by Daniel J. Winn, M.D., Vice President and Chief Medical Officer | October 26, 2020 | Clinical Outcomes
Since the start of the pandemic, there has been a steep drop in the rate of pediatric vaccinations. Unfortunately, this is leaving many infants, children and teens vulnerable to serious, yet preventable diseases.
In the Mid-Atlantic region, we saw pediatric vaccinations decrease almost 50% in April 2020 compared to April 2019.1 Nationally, doctors in the Vaccines for Children program ordered 2.5 million fewer doses of all routine non-influenza vaccines between mid-March and Mid-April.2
If this trend continues, we could be facing outbreaks of preventable diseases like whooping cough, measles and meningitis while trying to contain, treat and combat the worst pandemic in over a century.
See the Data
Last year, the Blue Cross Blue Shield Association (BCBSA) did some digging. They collected information on the decline of childhood vaccinations during the pandemic – and the numbers speak for themselves.View the infographic
What can be done to correct this?
Along with experts from the Centers for Disease Control (CDC) and the American Academy of Pediatrics (AAP), CareFirst BlueCross BlueShield (CareFirst) is taking immediate action to course-correct this distressing development.
Following the advice of the AAP, we’re urging members to schedule their children’s well exam. We’re also encouraging members to ask their doctors’ offices about the safety measures they’ve put in place to keep children and family members protected during their in-person visit.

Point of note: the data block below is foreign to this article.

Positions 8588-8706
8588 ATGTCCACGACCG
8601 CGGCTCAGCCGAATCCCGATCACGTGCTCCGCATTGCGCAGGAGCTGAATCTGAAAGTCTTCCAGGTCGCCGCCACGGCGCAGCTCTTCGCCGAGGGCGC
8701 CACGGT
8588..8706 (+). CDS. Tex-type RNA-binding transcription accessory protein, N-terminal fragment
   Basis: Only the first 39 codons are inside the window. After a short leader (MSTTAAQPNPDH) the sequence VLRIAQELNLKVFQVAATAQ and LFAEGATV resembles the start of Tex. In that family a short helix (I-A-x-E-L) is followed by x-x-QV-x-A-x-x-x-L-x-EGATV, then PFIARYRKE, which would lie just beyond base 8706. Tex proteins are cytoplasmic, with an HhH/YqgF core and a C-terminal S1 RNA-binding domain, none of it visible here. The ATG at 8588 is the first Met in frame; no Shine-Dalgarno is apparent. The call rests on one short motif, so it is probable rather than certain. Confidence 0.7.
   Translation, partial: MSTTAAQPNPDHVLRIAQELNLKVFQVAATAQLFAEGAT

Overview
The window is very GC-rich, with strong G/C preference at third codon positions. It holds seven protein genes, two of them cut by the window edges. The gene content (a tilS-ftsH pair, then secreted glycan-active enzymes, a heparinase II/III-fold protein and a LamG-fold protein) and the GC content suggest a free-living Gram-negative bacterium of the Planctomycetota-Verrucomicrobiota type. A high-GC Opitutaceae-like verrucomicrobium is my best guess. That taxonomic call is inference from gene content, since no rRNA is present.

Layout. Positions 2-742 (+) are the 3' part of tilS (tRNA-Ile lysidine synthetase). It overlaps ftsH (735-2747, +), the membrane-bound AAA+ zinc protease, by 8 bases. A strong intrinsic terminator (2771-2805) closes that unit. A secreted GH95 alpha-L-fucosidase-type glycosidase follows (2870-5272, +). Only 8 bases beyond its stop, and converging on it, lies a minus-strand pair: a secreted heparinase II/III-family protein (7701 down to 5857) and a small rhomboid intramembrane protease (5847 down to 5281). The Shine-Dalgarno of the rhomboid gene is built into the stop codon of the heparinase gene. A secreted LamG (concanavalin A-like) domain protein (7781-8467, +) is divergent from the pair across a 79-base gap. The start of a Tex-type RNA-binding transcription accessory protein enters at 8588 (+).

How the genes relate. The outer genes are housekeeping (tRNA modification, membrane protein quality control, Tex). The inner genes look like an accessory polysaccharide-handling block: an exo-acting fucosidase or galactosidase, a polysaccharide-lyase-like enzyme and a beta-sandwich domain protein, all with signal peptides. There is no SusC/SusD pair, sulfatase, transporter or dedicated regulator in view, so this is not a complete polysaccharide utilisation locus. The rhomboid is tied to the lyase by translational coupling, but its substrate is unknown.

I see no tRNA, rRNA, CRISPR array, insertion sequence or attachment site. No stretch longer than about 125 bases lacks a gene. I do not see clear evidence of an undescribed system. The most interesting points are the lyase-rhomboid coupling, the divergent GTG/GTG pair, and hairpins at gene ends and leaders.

To promote the scheduling of in-person child well-visits among members, we’ve produced a series of communications, including member emails, social media, messaging for our website’s Coronavirus Resource Center and for our online member hub, My Account. We’ve also updated the CareFirst Preventive Guidelines site to highlight immunization content and to make our members aware of which vaccines are covered.
Doctors and other providers in our network are key to this by contacting their patients who have missed their immunizations to schedule an in-person appointment. In the midst of the anxieties of this unusual year, this is one thing that parents can control. We encourage all families to discuss vaccinations with their physicians.
Lastly, October is a good time for you and your family to also get your flu shot.
1Deidre McCabe and Charlie Gischlar, “Maryland Department of Health awarded $250,000 Pfizer Foundation Grant to address decreases in childhood vaccinations during the COVID-19 pandemic,” Maryland Department of Health, July 21, 2020
2Santoli JM, Lindley MC, DeSilva MB, et al., “Effects of the COVID-19 Pandemic on Routine Pediatric Vaccine Ordering and Administration — United States, 2020,” MMWR Morb Mortal Wkly Rep 2020;69:591–593,